Experts answer: “When do you think my child should get their own phone?”
The Education Team deliver education and information sessions directly with children and young people aged 3-18 years old, as well as parents, carers, teachers and professionals.
We’re answering some of the most frequent questions asked by parents and carers about helping their children navigate the internet.
In this article, Childnet Education Officer Alison looks to offer advice regarding giving your child their first phone.
“When do you think my child should get a phone?”
There is no simple answer to this question, and there is no perfect age for a child to be given their first phone.
While this might not sound overly helpful, it does mean that there are a range of options, and you can take the time to decide what will work best for your family.
Times have changed a lot since we had our own first phones – I remember being given my first phone at the age of nine. It wasn’t anything fancy, just a small phone that could call, text and play ‘Snake’!
My phone was for one purpose only: texting my mum when I had finished at French club, so that she could walk over to collect me.
Moving on up to secondary school, I received my first smartphone. I used it for similar reasons as my old phones, but also got to text new friends, and finally take photos without carrying around my digital camera.
Ofcom’s 2022 research into technology use across the UK has shown that nearly all 13 – 15 year olds (98%) have their own phone. For most of these young people, they were given their phones around the start of secondary school, between the ages of 9 and 11 (91%).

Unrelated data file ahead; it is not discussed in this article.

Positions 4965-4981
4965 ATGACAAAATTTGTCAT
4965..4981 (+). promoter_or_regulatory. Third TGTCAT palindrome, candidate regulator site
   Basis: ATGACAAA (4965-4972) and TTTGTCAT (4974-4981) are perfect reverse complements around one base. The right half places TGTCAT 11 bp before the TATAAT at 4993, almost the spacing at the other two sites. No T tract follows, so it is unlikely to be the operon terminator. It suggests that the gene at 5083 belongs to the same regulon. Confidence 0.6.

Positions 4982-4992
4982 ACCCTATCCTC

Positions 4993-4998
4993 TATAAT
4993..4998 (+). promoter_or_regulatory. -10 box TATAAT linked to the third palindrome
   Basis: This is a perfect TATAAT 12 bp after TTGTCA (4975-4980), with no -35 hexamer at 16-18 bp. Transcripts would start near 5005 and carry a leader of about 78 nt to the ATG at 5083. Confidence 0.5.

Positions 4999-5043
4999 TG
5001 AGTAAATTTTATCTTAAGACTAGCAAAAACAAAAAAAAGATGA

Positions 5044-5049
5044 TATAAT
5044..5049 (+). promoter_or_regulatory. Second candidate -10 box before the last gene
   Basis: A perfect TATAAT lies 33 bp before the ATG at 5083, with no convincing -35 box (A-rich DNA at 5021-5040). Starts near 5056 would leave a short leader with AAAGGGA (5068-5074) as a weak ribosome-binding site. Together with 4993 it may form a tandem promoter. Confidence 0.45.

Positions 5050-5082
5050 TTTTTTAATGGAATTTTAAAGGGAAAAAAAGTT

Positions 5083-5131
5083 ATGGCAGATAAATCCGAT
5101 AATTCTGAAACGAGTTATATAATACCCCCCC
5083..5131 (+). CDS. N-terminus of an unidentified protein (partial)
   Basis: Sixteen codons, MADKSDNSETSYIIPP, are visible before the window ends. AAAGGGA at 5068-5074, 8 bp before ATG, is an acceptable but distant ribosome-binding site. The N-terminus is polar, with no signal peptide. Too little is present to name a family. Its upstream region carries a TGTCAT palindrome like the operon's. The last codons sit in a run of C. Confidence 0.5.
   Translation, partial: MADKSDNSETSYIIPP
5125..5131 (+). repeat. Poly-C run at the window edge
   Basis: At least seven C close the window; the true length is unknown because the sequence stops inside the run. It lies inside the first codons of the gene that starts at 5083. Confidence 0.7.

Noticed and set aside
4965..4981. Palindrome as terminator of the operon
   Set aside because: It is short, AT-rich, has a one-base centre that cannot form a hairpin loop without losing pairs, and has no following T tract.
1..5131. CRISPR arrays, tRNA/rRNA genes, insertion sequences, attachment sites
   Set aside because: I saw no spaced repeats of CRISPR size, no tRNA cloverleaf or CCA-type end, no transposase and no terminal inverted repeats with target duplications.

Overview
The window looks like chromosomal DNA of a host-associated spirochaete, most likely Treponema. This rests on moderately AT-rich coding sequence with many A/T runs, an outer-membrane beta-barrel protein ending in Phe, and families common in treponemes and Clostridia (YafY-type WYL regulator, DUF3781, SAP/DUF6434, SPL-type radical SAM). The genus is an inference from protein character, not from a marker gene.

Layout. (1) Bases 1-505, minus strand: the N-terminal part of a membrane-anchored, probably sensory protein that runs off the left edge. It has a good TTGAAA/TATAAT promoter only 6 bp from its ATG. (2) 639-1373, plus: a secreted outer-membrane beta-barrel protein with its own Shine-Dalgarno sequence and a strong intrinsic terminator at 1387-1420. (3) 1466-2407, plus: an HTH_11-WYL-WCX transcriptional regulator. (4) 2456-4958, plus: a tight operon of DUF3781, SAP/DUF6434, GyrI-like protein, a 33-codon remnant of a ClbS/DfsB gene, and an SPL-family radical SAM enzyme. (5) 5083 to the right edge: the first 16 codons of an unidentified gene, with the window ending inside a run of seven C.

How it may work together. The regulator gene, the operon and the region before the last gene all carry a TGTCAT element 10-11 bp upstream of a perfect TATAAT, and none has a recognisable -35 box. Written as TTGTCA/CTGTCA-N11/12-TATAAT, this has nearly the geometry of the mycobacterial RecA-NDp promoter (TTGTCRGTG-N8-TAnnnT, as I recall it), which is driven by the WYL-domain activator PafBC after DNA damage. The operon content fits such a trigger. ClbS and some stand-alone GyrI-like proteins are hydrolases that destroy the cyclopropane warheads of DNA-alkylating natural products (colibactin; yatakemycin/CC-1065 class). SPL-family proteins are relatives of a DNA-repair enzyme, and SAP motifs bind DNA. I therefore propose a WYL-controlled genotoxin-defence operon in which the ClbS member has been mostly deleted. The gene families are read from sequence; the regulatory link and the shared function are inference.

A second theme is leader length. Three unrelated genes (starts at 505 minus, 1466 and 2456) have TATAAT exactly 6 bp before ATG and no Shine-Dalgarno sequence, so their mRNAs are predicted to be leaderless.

Remember, as their parent or carer, you know your child best. Even if your child is pressuring you to give them a phone, it is completely up to you to decide when the time is right.
To help you with this important decision, we spoke to different parents and carers about their experiences of giving their child their first phone! You’ll can see that these experiences range, and there really is no right answer of when to give your child their own phone.
“I gave my child a phone for secondary school”
We waited until the summer before secondary school started. Our eldest is summer born and we were still making the short walk to drop him off and pick him up from his primary school so there was no need for him to have a phone at that point. He would be travelling by train to secondary school, so we used the summer to get him practising using his phone.
“We gave our child a phone in primary school and monitored them”
We decided that this was the right time for both of our children as we wanted to show them how to use their phones safely and responsibly before they headed to secondary school. They were allowed limited access to only use the Wi-Fi at home. That way, we could monitor what they were doing by supervising them when they were using their devices.
We found this early introduction worked well for them, especially for our younger child who has special educational needs and disabilities (SEND) as she needs more time to learn new skills.
“Our daughter had an old phone to play games from primary school”
Our daughter had expressed an interest in using a phone of her own to play games, and we had an older model iPhone that was spare. At first, she only used it whilst connected to the Wi-Fi, and playing games was all she was able to do.
We then decided to get her a Pay as You Go sim card with no credit on it. She was still only using it over Wi-Fi but was then able to practise messaging with family members, which you need a phone number for.